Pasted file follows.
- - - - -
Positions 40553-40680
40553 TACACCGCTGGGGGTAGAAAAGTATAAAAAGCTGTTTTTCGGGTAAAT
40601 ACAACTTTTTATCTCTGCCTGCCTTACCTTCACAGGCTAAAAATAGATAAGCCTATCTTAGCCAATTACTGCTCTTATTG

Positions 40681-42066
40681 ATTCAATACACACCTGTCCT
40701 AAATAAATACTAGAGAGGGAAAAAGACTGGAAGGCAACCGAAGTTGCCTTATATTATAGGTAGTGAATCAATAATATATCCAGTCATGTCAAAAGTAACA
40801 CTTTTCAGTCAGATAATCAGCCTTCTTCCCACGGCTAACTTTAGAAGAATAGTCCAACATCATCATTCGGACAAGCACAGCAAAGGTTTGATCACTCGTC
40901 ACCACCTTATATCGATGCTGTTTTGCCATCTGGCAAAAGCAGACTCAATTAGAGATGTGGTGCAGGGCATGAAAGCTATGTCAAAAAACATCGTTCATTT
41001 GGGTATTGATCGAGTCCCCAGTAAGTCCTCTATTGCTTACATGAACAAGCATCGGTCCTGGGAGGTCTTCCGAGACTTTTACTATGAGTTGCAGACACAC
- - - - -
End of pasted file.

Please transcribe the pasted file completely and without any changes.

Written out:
Positions 40553-40680
40553 TACACCGCTGGGGGTAGAAAAGTATAAAAAGCTGTTTTTCGGGTAAAT
40601 ACAACTTTTTATCTCTGCCTGCCTTACCTTCACAGGCTAAAAATAGATAAGCCTATCTTAGCCAATTACTGCTCTTATTG

Positions 40681-42066
40681 ATTCAATACACACCTGTCCT
40701 AAATAAATACTAGAGAGGGAAAAAGACTGGAAGGCAACCGAAGTTGCCTTATATTATAGGTAGTGAATCAATAATATATCCAGTCATGTCAAAAGTAACA
40801 CTTTTCAGTCAGATAATCAGCCTTCTTCCCACGGCTAACTTTAGAAGAATAGTCCAACATCATCATTCGGACAAGCACAGCAAAGGTTTGATCACTCGTC
40901 ACCACCTTATATCGATGCTGTTTTGCCATCTGGCAAAAGCAGACTCAATTAGAGATGTGGTGCAGGGCATGAAAGCTATGTCAAAAAACATCGTTCATTT
41001 GGGTATTGATCGAGTCCCCAGTAAGTCCTCTATTGCTTACATGAACAAGCATCGGTCCTGGGAGGTCTTCCGAGACTTTTACTATGAGTTGCAGACACAC